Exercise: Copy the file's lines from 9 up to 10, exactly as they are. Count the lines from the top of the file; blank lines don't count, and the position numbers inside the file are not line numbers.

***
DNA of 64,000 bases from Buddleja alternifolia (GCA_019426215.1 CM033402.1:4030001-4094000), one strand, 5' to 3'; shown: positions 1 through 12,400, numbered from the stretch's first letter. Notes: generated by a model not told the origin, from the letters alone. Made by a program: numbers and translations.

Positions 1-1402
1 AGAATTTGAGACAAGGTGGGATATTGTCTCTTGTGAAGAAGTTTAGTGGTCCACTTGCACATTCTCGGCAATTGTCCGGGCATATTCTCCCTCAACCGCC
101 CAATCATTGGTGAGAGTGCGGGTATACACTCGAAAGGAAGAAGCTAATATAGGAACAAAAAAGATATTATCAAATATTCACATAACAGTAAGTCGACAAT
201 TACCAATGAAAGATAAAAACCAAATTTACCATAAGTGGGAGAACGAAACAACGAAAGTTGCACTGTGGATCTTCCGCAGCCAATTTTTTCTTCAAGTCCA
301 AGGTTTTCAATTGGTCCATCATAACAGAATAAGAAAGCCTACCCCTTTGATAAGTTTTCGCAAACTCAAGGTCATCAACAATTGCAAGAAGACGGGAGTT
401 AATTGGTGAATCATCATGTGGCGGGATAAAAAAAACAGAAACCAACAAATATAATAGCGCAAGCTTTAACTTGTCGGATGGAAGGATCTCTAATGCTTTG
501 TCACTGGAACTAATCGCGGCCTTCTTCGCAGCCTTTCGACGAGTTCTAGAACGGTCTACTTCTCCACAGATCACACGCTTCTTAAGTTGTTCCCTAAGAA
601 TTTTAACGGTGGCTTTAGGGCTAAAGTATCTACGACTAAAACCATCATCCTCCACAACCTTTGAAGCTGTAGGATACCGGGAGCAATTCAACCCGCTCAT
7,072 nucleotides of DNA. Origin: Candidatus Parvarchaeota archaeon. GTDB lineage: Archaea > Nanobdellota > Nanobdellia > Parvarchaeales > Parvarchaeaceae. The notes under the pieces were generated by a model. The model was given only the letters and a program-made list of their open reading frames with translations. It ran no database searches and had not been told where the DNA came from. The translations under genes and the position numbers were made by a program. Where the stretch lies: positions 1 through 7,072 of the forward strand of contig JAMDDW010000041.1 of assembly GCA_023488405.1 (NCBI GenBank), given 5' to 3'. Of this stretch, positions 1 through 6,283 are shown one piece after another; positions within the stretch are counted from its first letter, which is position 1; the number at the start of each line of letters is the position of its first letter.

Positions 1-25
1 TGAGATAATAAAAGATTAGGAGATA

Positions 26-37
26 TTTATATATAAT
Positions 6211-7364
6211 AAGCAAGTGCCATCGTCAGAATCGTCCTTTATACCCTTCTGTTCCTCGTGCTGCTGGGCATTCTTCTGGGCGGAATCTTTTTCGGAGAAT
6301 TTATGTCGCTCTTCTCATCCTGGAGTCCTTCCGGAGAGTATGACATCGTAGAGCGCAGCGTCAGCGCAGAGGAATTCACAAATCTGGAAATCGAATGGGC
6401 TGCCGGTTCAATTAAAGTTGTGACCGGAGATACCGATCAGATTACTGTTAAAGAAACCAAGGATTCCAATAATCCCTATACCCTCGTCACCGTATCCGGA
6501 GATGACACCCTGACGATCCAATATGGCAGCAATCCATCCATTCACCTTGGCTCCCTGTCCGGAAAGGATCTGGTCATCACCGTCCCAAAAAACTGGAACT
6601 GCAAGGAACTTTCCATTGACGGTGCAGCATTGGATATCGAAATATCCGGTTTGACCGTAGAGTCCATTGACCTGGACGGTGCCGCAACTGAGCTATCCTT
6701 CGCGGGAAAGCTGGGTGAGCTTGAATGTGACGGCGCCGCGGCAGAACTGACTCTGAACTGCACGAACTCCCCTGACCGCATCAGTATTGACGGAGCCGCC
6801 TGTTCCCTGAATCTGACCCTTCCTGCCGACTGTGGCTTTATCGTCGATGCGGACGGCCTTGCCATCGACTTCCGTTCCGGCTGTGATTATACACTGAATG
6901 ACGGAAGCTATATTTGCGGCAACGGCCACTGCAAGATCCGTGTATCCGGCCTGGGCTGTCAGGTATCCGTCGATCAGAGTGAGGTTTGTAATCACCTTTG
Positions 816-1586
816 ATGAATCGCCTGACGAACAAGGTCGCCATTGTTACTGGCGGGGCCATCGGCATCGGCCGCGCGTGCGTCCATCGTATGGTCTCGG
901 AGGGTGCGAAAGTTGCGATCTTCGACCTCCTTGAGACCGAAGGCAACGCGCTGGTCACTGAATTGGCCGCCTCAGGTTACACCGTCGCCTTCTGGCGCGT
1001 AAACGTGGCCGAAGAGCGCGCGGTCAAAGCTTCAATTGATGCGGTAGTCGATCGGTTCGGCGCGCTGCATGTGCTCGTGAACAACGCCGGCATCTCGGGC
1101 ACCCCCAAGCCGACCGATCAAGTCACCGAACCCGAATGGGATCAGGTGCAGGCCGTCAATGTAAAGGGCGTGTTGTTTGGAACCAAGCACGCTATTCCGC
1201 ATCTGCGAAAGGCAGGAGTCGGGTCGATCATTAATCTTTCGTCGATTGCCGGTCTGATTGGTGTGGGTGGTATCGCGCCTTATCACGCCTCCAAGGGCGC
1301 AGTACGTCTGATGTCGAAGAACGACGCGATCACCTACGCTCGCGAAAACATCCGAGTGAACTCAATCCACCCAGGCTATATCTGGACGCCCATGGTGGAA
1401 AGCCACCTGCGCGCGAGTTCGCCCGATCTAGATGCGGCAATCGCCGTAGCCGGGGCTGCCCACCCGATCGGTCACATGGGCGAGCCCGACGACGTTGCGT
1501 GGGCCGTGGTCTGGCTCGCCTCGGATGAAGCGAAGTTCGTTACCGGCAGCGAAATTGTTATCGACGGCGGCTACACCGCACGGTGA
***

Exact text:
601 TTTTAACGGTGGCTTTAGGGCTAAAGTATCTACGACTAAAACCATCATCCTCCACAACCTTTGAAGCTGTAGGATACCGGGAGCAATTCAACCCGCTCAT
7,072 nucleotides of DNA. Origin: Candidatus Parvarchaeota archaeon. GTDB lineage: Archaea > Nanobdellota > Nanobdellia > Parvarchaeales > Parvarchaeaceae. The notes under the pieces were generated by a model. The model was given only the letters and a program-made list of their open reading frames with translations. It ran no database searches and had not been told where the DNA came from. The translations under genes and the position numbers were made by a program. Where the stretch lies: positions 1 through 7,072 of the forward strand of contig JAMDDW010000041.1 of assembly GCA_023488405.1 (NCBI GenBank), given 5' to 3'. Of this stretch, positions 1 through 6,283 are shown one piece after another; positions within the stretch are counted from its first letter, which is position 1; the number at the start of each line of letters is the position of its first letter.